Anime Expo is the time of year when fans of more niche-interest popular entertainment from Japan get to eat very well indeed, because it tends to be when visual novels and adjacent, related media from adults-only labels like JAST and MangaGamer are announced for localisation.
MangaGamer’s panel at Anime Expo only revealed two new projects on the horizon besides the things the company is already working on, but both of them are solid additions to the company’s lineup. So let’s take a closer look at them both!
It’s been a while since we had a truly unpronounceable video game name — my longstanding favourite is the delightful hack-and-slash Croixleur — but Lkyt. is ready to provide on that front. Joking aside, Lkyt. is a boys’ love title from parade, sister brand of the notorious CLOCKUP and the company that previously brought us NO, THANK YOU!!! and Room No. 9, both of which have been previously localised by MangaGamer.
Lkyt. is an apocalyptic tale about the Dark Reign rising up to destroy humanity. They do this every thousand years, but every time the members of the Shoreline Nation drive them back, using the magic within themselves and their bonds with one another as their source of power.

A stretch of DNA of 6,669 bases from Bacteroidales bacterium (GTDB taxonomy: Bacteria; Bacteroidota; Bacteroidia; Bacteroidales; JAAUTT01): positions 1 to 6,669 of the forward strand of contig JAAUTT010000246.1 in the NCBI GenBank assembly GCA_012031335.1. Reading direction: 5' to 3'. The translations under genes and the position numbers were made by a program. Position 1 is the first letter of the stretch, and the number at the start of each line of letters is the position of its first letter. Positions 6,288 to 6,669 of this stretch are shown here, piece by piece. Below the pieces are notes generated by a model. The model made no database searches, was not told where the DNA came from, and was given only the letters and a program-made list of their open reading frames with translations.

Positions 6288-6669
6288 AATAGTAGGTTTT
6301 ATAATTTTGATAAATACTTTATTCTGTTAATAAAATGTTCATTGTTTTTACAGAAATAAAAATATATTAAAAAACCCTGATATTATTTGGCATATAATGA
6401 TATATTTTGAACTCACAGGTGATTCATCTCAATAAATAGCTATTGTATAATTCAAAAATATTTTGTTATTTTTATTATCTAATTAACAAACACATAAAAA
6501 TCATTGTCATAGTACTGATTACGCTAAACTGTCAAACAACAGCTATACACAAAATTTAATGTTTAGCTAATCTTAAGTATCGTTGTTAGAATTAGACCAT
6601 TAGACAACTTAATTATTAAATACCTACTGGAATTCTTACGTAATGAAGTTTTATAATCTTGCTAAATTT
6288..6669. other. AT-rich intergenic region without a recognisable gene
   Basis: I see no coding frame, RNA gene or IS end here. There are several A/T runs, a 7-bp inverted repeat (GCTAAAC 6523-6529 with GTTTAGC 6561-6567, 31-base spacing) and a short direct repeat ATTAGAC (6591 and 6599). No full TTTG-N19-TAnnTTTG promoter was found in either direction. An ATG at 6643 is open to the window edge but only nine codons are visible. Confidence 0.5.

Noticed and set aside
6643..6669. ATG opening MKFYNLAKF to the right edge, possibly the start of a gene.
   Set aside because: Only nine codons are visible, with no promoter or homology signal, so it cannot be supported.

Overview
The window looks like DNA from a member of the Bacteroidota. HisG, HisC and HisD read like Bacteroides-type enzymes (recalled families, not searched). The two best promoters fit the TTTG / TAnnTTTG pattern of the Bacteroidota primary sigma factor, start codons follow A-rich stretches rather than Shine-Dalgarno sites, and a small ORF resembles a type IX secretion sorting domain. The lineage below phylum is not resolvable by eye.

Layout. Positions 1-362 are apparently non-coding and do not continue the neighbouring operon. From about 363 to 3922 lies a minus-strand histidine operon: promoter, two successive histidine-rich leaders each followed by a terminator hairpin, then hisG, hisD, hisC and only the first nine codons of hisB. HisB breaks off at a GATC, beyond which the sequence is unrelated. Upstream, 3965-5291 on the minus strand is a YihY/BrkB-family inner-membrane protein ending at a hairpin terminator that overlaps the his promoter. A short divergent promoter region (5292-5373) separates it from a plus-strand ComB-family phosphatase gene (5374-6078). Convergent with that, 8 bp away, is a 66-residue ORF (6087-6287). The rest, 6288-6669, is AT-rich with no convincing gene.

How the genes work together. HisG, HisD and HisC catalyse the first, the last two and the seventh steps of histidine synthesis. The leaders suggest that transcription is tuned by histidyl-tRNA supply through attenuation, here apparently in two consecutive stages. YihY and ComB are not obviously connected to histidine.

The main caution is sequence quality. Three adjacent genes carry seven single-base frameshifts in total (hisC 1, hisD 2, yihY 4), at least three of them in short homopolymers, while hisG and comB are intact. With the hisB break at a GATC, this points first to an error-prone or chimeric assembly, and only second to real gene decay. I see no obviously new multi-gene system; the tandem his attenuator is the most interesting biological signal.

Our hero is Tasuku, who is training to be part of the next generation of world-defending warriors — but it seems that the Dark Reign is showing up a bit early this time around, and the Shoreline Nation is woefully unprepared.
The game is, as you might expect, a rather bleak affair — as BL titles often tend to be — but with solid production values, striking visuals and a haunting soundtrack, this is definitely one to watch. Just don’t count on there being a happy ending, because, y’know, apocalypse and all. Plus a BL VN combined with an apocalyptic setting just sounds like a recipe for some real misery, doesn’t it?
Lkyt. is obviously quite a departure from the comedy drama of NO, THANK YOU!!! and the mystery of Room No. 9 — but given sister brand CLOCKUP is best known for the spectacularly unsettling euphoria and Maggot Baits, I think we can safely say we’re in for a fairly wild ride with this one.